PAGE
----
This is the first episode (and, no, we don't know when Gillespie turned into Ian McCulloch):

Further chunks on

Thursday, February 21, 2008

Argos angry at enforced sales

Eddie Argos and his gang have released a single. Apparently without knowing it, according to the Art Brut website:

Attention, the Internet!! It seems Art Brut have accidentally released a single. Yes, the rumours are true. But how could this happen, you may ask? Why were we not informed? Why was it not available in my local record shack, thrust pride of place along side the latest View recording? Well, my friends, pick up any thread of incompetence and it will usually lead you to a record company. That's right, it seems EMI have decided to release Pump Up the Volume without informing either the band or myself, making any kind of wide scale promotion rather difficult. Adding to this curious new marketing stratagem of discouraging sales, EMI have chosen to make the song available via download only. So no luck in the record shacks either.

However, there is a video! Again, curious, as it is accompanied by what could quite possibly be the opposite of marketing but nevertheless it is available for your viewing pleasure. Recorded live for Australian television, no less.

Of course, the record labels only do what they do in the artist's best interests. It now turns out not only do the artists not know what's best for themselves, but they don't even need to be told what's happening to them.

Perhaps mentioning Thriller's age in the album title wasn't a good idea?

Michael Jackson is grumpy that old album Thriller has been kept off the Billboard album charts because it's an old album.

For reasons that we can only conclude are to do with being kind to Nickelback new releases, Billboard have a separate chart for catalogue releases, upon which Thriller 25 sits, like a shop-soiled colossus. Jackson's current people are upset:

one source says, "It has six new songs. Michael went into the studio and recorded with Kanye West, Fergie, Akon, Will.i.Am - and there's a brand-new song from Michael, and videos. It beat Grammy winners Amy Winehouse and Herbie Hancock, with 167,000 crossing the counter. Yet for reasons unfathomable to folks in the music industry, Billboard has decided to relegate it to the catalogue chart. Catalogue makes it look like same ol' same ol', but with a new cover.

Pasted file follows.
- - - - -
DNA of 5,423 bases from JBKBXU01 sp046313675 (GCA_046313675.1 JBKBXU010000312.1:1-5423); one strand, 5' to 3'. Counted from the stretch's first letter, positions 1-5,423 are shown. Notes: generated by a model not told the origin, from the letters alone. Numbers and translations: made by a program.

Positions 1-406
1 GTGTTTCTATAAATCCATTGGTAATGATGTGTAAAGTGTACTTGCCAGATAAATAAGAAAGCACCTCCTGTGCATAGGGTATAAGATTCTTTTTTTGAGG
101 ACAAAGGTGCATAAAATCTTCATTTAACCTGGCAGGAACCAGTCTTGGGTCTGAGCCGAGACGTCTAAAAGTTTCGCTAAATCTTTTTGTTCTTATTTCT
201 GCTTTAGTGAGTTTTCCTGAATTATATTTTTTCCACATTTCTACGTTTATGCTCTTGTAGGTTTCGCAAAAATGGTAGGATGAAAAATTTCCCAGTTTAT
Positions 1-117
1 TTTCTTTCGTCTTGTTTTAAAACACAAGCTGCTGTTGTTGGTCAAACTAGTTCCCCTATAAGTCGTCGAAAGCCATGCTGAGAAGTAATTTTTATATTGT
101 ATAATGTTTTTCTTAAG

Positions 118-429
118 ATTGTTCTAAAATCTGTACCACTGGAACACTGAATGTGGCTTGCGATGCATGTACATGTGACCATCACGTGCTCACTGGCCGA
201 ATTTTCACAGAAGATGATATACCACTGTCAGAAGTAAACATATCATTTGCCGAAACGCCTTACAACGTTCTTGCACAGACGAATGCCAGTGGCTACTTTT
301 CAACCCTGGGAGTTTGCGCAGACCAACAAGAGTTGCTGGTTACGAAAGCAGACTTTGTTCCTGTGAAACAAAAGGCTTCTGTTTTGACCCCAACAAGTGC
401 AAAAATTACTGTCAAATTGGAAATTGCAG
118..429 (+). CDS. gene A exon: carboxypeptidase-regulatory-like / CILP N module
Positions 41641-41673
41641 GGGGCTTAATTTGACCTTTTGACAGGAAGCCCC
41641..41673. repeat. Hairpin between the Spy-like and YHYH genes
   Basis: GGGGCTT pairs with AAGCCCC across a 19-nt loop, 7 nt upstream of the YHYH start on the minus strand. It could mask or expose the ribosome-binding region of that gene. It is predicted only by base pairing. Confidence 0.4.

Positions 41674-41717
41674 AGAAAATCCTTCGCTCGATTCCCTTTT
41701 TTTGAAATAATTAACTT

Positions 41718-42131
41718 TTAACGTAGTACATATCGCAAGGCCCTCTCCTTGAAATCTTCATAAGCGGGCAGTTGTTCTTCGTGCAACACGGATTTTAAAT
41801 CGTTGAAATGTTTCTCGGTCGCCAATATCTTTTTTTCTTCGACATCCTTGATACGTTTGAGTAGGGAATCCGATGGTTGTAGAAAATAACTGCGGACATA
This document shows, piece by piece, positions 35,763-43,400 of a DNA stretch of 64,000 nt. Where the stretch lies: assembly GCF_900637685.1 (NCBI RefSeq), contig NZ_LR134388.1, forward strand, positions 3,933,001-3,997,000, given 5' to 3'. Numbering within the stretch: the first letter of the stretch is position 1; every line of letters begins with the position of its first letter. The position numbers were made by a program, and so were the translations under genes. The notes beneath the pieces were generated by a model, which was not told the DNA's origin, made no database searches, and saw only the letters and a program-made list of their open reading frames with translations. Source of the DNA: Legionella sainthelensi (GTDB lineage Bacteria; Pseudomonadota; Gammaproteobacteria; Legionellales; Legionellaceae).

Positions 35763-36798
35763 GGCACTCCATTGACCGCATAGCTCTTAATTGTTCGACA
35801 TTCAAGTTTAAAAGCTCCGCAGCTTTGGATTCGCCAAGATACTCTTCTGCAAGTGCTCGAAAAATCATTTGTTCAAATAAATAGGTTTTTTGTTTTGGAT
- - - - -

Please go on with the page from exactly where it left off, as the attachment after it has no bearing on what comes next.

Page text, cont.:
"Michael expected it to be on the Top 200 chart."

Actually, this 'source' underestimates what the chart does - it doesn't even look like it's got a new cover, just the old one with a big number slapped on it.

The protests might have a little more weight if the official product description didn't call the thing a reissue. It can't be simultaneously a reissue and a new album, can it?

Billboard's call is fair enough - after all, it's not like anyone is buying the record because it's got some godawful wibbly Fergie nonsense slapped on it.

What is interesting, though, is the revelation that it's outselling Hancock and Winehouse - and yet has managed just a smidge over one and a half hundred thousand, which puts Amy's sales at somewhere shy of that figure. It might be a nice sounding chart position, but in sales terms, with the bounce of the Grammys telecast, it's not that good for either Amy or the US music industry as a whole, is it? A few tens of thousands of sales after all that exposure is an American public yawning and scratching.

Grohl takes on Wolverine

The Foo Fighters are launching a legal attack on Marvel: apparently Dave and the boys are unhappy that Marvel slapped some Foos music on the trail for the Wolverine and The X-Men cartoon series. It's not clear what recompense the band are seeking, but our legal expert suggests that Dave could force Wolverine to hand over some haircare tips as compensation.

Irish music could be in trouble

An alarming headline from Gigwise:

Snow Patrol To Speak On Behalf Of Irish Music
At Stormont today...

Good lord, how did they land that gig? I mean, were they elected? Or was it an evil trick by Welsh music to make its rival across the sea look bad?